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Hotel26

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    Krakpotistan

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  1. Here in Oz, where I live, toilets work differently. Maybe. Starting with the obvious, when you flush them, the water spins in a different direction. That might just be federal law, like the side of the road we drive on, although I recall long ago in a physics class something called 'coriolis'. I dunno. But we (most people) don't know much about these ingenious devices and we certainly take them for granted. For example, what should we do if the water gets shut off for any extended period of time (3 months, say)...? The modern device was invented by Sir Thomas Crapper and the Queen was so pleased with her first installation of his device that she ordered him beknighted[sic]. (The fact checkers squeal about this one; pretty much confirmatory, though, in my book. Real facts would pretty much put them out of business. (What even is their business model??)) Moving forward, I recently ran the first in a series of simple experiments (remniscent of that dude dropping projectiles off the roof of a high-rise in Pisa, Italy, for which he got arrested, after being reported by a couple of alarmed tourists in the square below, who narrowly missed being struck). We have here in Oz (and I feel very sure this is federal law) two buttons on the master console of our toilets (at least, if you're a city dweller). I pressed each, counted out 1-1000, 2-1000, 3-1000 while it irrigated... allowed the 'cistern' to refill and repeated a number of times (almost certainly in violation of federal law!?). So, guess what? 'Little button': six-1000s. 'Big button': six-1000s. Visual observation roughly indicated the same volume of water dispensed by each. Hmmm... OK, second experiment, with everything primed and ready to go: I pushed the 'little button' and let the contents completely expel. As soon as it had completely 'flushed', I then pressed the 'big button', expecting to get the second half... And guess what? OK, so my conclusion so far is that we may have a defective toilet. So, third experiment proposed will be to repeat the same on the other two toilets in my house. My wife will likely veto this due to already-mounting concern about our water bill. (She also thinks I have way too much time on my hands these days.) Open disclosure: I've always used the Big Button. Only now, under pressure (of the water bill), have I made the resolution to find out what the Little Button does. Depending upon the result, I may then have to consider a decision to "go public" with my findings. Or ask a professional "fact-checker" to investigate...
  2. has no (non-relativistic) effect on an orbiting craft. The speed of the orbiting craft in a circular orbit at a particular altitude ("outside the altitude") is determined by the mass of the body it is orbiting and the craft's altitude (actually, orbit radius). Vorb = sqrt( G * M / r ) Elliptical orbits are similarly independent of planetary spin. See also Mean Orbital Speed in Wikipedia. Welcome to the forum!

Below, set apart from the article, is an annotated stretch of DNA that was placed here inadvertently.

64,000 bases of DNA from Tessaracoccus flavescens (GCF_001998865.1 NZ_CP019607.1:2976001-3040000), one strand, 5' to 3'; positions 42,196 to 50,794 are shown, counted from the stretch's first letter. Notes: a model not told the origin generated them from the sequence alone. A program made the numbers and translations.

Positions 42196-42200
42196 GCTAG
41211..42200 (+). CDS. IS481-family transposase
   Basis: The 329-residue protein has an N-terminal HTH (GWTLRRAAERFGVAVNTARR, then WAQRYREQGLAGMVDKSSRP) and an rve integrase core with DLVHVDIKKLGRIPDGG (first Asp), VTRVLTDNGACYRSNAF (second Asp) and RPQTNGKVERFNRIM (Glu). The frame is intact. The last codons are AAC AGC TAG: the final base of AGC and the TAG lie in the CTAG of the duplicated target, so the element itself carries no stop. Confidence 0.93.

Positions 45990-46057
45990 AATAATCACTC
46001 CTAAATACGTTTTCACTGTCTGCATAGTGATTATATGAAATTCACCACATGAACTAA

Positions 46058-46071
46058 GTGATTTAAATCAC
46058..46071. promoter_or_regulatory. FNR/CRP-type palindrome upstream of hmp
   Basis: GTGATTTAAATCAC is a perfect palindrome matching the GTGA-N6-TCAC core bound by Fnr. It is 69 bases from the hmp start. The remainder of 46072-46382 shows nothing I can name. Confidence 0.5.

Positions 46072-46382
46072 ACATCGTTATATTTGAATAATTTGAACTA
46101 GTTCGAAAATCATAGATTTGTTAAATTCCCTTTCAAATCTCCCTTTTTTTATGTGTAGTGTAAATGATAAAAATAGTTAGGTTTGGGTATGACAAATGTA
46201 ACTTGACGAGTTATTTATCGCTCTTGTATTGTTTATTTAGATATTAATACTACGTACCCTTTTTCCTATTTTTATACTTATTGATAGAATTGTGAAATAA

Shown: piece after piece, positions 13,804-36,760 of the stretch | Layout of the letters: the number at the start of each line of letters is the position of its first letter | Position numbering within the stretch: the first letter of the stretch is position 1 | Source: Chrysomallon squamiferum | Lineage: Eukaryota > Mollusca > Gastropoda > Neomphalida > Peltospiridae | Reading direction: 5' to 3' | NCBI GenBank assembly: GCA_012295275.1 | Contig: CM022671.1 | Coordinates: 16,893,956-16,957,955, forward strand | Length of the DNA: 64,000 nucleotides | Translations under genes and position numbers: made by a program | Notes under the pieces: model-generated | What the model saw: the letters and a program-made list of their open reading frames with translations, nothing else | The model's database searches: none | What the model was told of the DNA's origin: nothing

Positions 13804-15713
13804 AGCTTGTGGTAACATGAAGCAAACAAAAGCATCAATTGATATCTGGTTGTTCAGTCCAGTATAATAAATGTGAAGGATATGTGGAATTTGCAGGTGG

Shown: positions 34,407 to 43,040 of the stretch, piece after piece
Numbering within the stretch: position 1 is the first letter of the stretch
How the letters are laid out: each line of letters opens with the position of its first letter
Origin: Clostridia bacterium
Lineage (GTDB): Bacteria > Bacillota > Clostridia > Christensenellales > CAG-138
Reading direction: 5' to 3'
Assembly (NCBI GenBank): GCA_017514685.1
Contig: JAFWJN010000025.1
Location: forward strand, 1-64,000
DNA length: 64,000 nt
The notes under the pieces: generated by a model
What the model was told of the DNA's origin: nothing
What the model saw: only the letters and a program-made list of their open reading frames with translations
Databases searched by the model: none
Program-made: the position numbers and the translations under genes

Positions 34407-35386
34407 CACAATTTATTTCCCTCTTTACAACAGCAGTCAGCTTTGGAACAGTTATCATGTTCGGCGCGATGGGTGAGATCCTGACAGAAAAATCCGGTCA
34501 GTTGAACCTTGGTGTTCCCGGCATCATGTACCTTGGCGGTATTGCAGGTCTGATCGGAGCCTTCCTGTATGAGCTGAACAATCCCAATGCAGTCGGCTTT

3. Welcome to the forum! If you're new to KSP then definitely get KSP1 and consider the DLCs (Making History and Breaking Ground) which ought to be considered 'standard' (e.g. you download craft from KerbalX.com). Reasons are: you'll play the pure game with the best experience (least aggravation from the raft of ground-zero KSP2 bugs, limitations, updates etc). KSP 1 has the depth to keep you busy for years. (By then, KSP 2 might be ready for prime time.) (In case you ever become ready to dump Windows and switch to Linux... )
  4. So you're saying that Watson (personal pronoun 'Dr') was a figment of the imagination of a fictional detective by the fanciful name of 'Sherlock Holmes', but who in turn was another figment of this author by the pseudonym of 'Arthur Conan Doyle' (personal pronoun 'Sir'). Wouldn't one conclude from this doll-like style of nesting of figmentation that the real identity of the author was ... aha ... Russian, and most likely the contemporaneous Leo Tolstoy, whose ghost lived on, writing mysteries, for about another 20 years after Tolstoy's death (ink poisoning), before moving into another body and assuming the pseudonym of 'Agatha Christie', personal pronoun 'Dame'? As the great Hercule Poirot would later exclaim, "Aha! A very great mystery has been solved here this day! Tout est devenu soudain évident !"
  5. Numerous conundrums that have mystified me my whole life have now been (miraculously) resolved by what you have written above -- a masterly treatment and many thanks for that! But please tell me one last thing that is still puzzling me: "who is Sherlock Holmes?". Should I have heard of him?
  6. The browser I normally use was rendering your planet name such that it was pretty hard to read correctly.
  7. It's in 1.11 too. Time warp shows up the bug but it creeps in and subtly effects maneuver nodes. The work-around is to f5, then Hold-f9: i.e. quick save and then quick reload. I think the issue is a discrepancy between on-rails time and live mode time. It builds up with scene changes and/or time-in-game. It can accumulate to an insidious level in which it destroys a far-distant rendez-vous with a planet. Periodic save-reloads are de riguer for me, having been hen-pecked by this one. Getting in and out of the game resets the problem, needless to say. It's a bad, bad bug.